Will Middlebrooks: 'I have to prepare like I'm the starting third baseman for the Red Sox'

Rob Bradford
January 07, 2014 - 3:07 am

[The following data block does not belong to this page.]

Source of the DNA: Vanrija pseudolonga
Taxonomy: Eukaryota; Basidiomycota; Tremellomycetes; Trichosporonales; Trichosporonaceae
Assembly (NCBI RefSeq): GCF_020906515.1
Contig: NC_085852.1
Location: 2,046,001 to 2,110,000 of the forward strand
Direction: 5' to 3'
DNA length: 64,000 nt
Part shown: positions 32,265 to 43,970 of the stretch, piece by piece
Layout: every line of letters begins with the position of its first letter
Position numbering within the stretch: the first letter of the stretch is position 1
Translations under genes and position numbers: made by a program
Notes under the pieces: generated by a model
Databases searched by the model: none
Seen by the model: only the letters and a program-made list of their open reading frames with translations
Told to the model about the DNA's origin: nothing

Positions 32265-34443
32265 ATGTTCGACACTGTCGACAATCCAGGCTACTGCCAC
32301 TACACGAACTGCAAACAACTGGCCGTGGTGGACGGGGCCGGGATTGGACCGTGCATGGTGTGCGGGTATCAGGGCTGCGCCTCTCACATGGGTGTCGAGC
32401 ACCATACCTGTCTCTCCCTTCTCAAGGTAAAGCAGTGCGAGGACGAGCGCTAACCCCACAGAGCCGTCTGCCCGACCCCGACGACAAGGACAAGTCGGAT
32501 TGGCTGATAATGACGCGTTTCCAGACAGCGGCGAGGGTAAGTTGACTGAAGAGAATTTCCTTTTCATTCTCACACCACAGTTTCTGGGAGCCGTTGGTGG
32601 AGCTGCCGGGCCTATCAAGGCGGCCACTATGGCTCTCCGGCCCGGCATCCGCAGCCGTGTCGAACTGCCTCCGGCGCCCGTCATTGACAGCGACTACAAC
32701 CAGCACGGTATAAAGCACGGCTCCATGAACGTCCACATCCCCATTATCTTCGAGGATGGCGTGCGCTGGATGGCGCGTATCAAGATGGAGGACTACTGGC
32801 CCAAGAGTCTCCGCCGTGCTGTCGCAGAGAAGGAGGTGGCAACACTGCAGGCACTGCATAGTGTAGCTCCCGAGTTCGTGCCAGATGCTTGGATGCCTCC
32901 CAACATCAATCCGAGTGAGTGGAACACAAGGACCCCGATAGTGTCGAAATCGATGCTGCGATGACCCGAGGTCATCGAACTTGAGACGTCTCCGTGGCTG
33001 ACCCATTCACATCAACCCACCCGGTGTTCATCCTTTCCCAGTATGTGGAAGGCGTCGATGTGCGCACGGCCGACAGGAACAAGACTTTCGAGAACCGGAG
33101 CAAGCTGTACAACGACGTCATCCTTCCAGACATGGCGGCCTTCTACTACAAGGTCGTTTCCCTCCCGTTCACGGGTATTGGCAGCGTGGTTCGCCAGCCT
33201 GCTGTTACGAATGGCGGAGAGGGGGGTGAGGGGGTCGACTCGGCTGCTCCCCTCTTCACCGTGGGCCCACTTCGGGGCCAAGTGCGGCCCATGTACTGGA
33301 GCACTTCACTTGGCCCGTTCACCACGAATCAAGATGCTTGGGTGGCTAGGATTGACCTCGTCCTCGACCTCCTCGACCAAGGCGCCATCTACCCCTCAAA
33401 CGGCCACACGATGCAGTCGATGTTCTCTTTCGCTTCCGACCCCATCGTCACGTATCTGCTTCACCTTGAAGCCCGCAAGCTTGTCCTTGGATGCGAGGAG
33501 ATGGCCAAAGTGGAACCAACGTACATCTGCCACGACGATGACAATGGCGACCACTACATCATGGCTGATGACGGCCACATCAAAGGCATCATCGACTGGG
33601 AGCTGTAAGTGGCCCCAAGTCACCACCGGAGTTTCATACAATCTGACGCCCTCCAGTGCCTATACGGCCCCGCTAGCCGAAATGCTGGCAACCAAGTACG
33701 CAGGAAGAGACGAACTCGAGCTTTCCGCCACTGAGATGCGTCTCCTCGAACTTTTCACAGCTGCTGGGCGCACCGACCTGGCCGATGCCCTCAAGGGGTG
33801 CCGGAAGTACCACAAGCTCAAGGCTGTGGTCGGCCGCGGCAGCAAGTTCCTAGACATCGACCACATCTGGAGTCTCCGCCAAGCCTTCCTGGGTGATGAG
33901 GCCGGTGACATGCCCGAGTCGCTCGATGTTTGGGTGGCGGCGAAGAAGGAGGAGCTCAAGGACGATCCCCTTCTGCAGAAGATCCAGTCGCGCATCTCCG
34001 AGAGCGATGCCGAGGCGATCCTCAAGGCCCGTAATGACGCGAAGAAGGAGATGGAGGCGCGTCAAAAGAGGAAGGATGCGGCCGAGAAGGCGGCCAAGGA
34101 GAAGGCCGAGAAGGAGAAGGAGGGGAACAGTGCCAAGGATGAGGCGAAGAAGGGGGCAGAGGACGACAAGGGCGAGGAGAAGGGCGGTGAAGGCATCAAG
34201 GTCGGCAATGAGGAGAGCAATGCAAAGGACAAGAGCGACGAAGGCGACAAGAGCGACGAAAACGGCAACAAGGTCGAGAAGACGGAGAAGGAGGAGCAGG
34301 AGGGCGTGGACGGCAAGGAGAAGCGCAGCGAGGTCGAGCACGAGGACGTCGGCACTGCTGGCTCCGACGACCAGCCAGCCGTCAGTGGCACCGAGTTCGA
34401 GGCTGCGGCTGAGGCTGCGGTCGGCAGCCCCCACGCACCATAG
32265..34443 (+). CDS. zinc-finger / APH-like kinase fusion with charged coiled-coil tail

A year ago, Will Middlebrooks' fate was seemingly etched in stone. Working out at Athletes' Performance in the Dallas area, the third baseman was heading into the 2013 season carrying the expectation that he would not only be starting for the Red Sox, but serve as an important presence right in the heart of the team's batting order. This, however, has been a very different offseason. The good news for Middlebrooks is that there is no rehabilitation when it comes to his injured wrist, as was the case heading into last spring training. The injuries to his back and ribs have also fully healed, allowing for seamless workouts at Mike Boyle's facility in Woburn. But, besides improved health and relocation, there has been one significant change this winter. Middlebrooks' existence as an everyday player for the Red Sox isn't nearly the slam dunk of a year ago. He fully understands the situation: If Stephen Drew re-signs with the Red Sox, the presence of the veteran shortstop, along with Xander Bogaerts, makes the left side of the infield a crowded place. "I haven't talked to anyone about it," he said. "I haven't even talked to Stephen. I have to prepare like I'm the starting third baseman for the Red Sox. So I'm going to prepare, because regardless of what happens I'm going to be playing baseball somewhere. I'm hoping it's in Boston because this is where I want to spend my career. I love it here. We'll see, but, like I said, I'm going to be playing baseball so I have to be ready." It would be human nature to be distracted by the roster uncertainty, especially considering there are just 40 days until pitchers and catchers report. Middlebrooks, however, seemingly has managed to keep his peace of mind throughout the process. "I wouldn't say it's hard," he explained. "I have enough trust and confidence in my ability that I'm going to have a job somewhere regardless of where it is. I want to be here. I don't want to go anywhere. I want to play in Boston. Every player's dream is to play on the team that has a chance to win the World Series every year, and not many people can say that. This is where I want to be. This is the group of veterans I was introduced to the big leagues with and these are the guys I want to play with." What Middlebrooks has heading into his upcoming season (which will begin with a Feb. 1 arrival in Fort Myers) is the security of another professional season under his belt. It just so happened that that year included a World Series championship, and what seemed liked a decade full of setbacks. He would play in just 94 major league games, hitting .227 with a .696 OPS but with 17 home runs. There were 45 more games with Triple-A Pawtucket, the place he somewhat reinvented himself before reemerging with the Red Sox in August. "It's one of those things it was a year I wasn't happy with how things went. I'm just trying to get back to where I want to be baseball-wise," said the 25-year-old. "We won a World Series, which was great, and there was experience from that to gain. But what a lot of people don't see is when you struggle and don't do well, that's when you learn the most. It's all easy when you're doing well, it's a cakewalk. But when you struggle or try and play through an injury, that's when you really learn. It's nice when you're teammates are on your side. You really, really gain a lot of knowledge from it." But after another step back surfaced in the postseason, with Bogaerts taking the everyday third base job throughout the World Series, Middlebrooks admittedly still needed some separation from the season to fully soak in the lessons learned from '13. While last season was unfolding, it wasn't easy for the third baseman to digest the reality -- for a second-year big leaguer things weren't all that bad. He not only had a World Series championship under his belt, but in basically a season's worth of games (169), his combined numbers came out to 32 home runs and a .756 OPS. "Probably not until the season was over," he said when asked when he could fully appreciate the lessons learned last season. "I was so frustrated. Just knowing I was not the player I am. I was very frustrated. I wasn't happy with it. Probably a couple of weeks after the season was over I was able to sit back, look at it as a whole and really see what I learned from it. "Most people would take that opportunity to be selfish about it. Honestly, for the most part, Major League Baseball is a very individual sport. That's why I think this team was so good this year because it was about the team, it was about the guy next to you. I honestly fully bought into that. I think that's something else that got me through this year. To be selfish would have been the easy way out, but that's not who I am." And one talk, in particular, helped move along the maturation process, leading Middlebrooks to his current optimistic state. "David Ortiz came to me and said, 'You think this is struggling? This isn't struggling. Struggling is when you're being paid millions of dollars, then it's hard. You're young. This is the beginning of your career. There's a learning curve. You're still very new to this league,' " the infielder remembered. "Just to hear him say, 'Everything is going to fine. Everybody has been down.' ... I had so many guys help. I'm really excited about getting on the field again. ... I want to get with the coaches and get with the guys. I'm excited to get going again."